David Stiepleman: That's Bill Block, Chief Executive Officer of Miramax, one of the most active and robust independent film and television studios. Bill began his career as a talent agent, helping high profile actors to capitalize on their careers, and then found his rhythm producing and financing films. My guess is you've probably seen at least one movie that Bill has produced. His portfolio is extensive, including films like The Blair Witch Project, Halloween and Requiem for a Dream. In 2017, Bill was appointed CEO of Miramax, where he was tasked with spearheading a complete production reboot, what was a primarily library-based company, turning it into a film and television production business. Bill will walk us through how he was able to transform the business and discuss the value of thoughtful capital in a creative industry. Producing a box office hit requires some risk and a lot of collaboration, but it's not magic.

David Stiepleman: I actually want to start situating Miramax in the firmament. What do you guys do?

Bill Block: We finance movies and television shows. We're not a distributor. So, it's a library. All the 600 or 700 titles of it. And that's really what do we do. We distribute those titles, and they have such a long life, well, it's kind of unprecedented. Probably $6 billion to $7 billion was spent in P&A, you know, cumulatively on all of them.

David Stiepleman: Define P&A.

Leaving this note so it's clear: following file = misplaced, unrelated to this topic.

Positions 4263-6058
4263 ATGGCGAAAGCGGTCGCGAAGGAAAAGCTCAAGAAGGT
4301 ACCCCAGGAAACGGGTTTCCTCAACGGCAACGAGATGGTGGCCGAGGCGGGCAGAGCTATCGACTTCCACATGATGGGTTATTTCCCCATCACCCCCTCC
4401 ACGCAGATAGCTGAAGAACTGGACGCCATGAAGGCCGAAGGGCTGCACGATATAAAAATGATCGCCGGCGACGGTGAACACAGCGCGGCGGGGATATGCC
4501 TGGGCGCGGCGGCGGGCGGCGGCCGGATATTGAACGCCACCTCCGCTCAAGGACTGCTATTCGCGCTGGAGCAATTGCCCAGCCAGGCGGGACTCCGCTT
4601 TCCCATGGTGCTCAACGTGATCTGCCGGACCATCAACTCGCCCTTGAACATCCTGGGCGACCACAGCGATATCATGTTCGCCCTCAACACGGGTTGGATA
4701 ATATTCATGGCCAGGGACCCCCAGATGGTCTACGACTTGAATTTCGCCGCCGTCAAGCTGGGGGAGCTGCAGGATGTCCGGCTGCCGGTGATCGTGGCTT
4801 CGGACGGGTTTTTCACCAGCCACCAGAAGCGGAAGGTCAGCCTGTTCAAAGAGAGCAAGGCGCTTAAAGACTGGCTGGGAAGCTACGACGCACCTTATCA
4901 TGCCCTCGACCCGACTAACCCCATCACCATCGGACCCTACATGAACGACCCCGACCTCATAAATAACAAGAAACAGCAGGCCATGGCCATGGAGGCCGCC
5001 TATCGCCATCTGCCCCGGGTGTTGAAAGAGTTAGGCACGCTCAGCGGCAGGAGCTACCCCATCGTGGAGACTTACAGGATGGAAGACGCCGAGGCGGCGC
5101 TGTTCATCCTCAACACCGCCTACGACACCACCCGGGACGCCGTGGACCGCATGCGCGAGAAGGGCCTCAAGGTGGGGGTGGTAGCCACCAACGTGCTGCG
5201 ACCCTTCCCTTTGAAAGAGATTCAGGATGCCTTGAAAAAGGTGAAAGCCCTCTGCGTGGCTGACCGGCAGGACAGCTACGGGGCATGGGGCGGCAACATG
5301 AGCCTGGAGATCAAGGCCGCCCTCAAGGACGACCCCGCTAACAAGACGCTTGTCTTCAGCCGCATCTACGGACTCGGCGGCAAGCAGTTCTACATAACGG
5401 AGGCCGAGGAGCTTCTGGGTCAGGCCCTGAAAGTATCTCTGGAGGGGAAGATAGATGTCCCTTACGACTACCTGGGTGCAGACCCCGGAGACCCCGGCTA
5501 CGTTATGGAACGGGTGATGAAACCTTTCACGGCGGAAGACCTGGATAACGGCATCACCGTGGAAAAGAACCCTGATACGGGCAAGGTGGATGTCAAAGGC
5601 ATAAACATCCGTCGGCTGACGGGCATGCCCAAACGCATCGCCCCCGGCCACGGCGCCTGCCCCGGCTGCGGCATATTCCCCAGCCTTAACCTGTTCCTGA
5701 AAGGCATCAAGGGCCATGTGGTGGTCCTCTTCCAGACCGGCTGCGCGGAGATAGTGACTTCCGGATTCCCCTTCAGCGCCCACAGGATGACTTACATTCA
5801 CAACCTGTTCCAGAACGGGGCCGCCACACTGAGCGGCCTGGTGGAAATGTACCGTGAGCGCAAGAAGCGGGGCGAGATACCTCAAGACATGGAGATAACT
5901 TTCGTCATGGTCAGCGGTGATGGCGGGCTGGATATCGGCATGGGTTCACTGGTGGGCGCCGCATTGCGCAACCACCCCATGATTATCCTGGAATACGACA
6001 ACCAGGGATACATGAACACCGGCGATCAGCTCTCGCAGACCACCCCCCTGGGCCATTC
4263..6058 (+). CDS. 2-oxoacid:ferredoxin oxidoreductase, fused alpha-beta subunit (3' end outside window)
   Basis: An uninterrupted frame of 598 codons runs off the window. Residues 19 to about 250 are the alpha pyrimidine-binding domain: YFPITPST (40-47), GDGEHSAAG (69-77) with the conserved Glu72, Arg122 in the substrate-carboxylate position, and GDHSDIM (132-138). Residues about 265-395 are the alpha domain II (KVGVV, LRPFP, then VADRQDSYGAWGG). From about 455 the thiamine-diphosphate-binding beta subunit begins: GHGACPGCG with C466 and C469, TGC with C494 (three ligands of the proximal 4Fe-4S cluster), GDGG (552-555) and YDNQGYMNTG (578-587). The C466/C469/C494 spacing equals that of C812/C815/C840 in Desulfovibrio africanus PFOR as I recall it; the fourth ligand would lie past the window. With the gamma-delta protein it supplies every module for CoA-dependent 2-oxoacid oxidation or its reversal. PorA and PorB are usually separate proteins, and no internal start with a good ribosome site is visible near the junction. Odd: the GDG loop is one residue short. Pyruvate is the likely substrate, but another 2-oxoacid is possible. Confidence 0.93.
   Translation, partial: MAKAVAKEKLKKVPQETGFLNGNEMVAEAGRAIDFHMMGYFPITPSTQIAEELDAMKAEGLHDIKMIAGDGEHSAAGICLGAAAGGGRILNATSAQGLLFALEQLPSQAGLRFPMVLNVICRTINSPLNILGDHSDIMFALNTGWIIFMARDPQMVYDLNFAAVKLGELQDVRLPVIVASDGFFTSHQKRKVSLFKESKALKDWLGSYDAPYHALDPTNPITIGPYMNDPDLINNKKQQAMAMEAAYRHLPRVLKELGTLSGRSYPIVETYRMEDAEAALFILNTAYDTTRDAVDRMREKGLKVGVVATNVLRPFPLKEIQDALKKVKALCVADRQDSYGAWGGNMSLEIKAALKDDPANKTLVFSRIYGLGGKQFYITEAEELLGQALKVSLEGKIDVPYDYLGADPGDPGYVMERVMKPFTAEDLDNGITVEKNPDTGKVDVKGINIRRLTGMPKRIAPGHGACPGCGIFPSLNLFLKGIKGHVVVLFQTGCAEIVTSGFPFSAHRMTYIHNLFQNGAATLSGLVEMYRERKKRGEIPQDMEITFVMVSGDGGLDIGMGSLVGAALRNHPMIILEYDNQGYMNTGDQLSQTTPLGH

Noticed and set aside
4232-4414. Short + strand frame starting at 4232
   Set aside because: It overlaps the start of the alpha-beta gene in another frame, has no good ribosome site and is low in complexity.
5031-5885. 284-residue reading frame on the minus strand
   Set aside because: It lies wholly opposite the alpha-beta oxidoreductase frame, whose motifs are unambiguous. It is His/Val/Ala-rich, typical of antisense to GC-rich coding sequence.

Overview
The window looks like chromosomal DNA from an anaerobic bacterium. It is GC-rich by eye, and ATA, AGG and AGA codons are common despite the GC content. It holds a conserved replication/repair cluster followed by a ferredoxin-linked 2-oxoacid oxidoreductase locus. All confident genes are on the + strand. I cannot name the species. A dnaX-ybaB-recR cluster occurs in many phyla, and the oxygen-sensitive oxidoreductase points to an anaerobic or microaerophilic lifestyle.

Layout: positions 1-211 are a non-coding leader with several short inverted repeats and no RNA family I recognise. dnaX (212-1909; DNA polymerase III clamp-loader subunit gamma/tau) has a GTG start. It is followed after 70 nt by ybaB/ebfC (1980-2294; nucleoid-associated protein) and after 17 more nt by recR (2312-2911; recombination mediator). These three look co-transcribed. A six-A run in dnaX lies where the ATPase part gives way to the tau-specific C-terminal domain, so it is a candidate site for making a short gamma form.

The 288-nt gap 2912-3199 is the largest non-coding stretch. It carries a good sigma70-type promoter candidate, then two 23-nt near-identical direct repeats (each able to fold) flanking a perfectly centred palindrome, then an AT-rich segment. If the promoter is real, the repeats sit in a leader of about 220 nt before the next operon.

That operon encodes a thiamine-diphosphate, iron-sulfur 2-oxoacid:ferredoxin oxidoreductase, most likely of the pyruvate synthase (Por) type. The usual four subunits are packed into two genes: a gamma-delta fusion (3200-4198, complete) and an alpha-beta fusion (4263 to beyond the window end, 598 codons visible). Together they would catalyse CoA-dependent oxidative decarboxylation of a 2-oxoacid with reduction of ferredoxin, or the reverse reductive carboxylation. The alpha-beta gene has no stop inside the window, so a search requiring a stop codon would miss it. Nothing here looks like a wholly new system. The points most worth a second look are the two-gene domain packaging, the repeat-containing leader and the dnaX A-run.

Bill Block: Prints and advertising, media buying. So, the awareness of the titles goes on decades later. It's distributing a library and then financing and producing new content.

David Stiepleman: And you came to Miramax when it was acquired about six, seven years ago, something like that, right?

Bill Block: Correct. Colony, when Disney put it up for sale.

David Stiepleman: And the sort of thesis at that point was, okay, we're back. We're going to make movies again. There's a lot in that verb make. And as an outsider, obviously, we all watch movies and TV. We all like think that we're experts. And then you think about… How does this actually get done? You start to talk to people in the industry, it's very complicated. There's a lot of people kind of in the ecosystem. So maybe just drill down a little bit more on like, where are you in the ecosystem and what are you doing, and how are you, how are you bringing people together? When you say finance, I mean, you're doing a lot more than providing capital.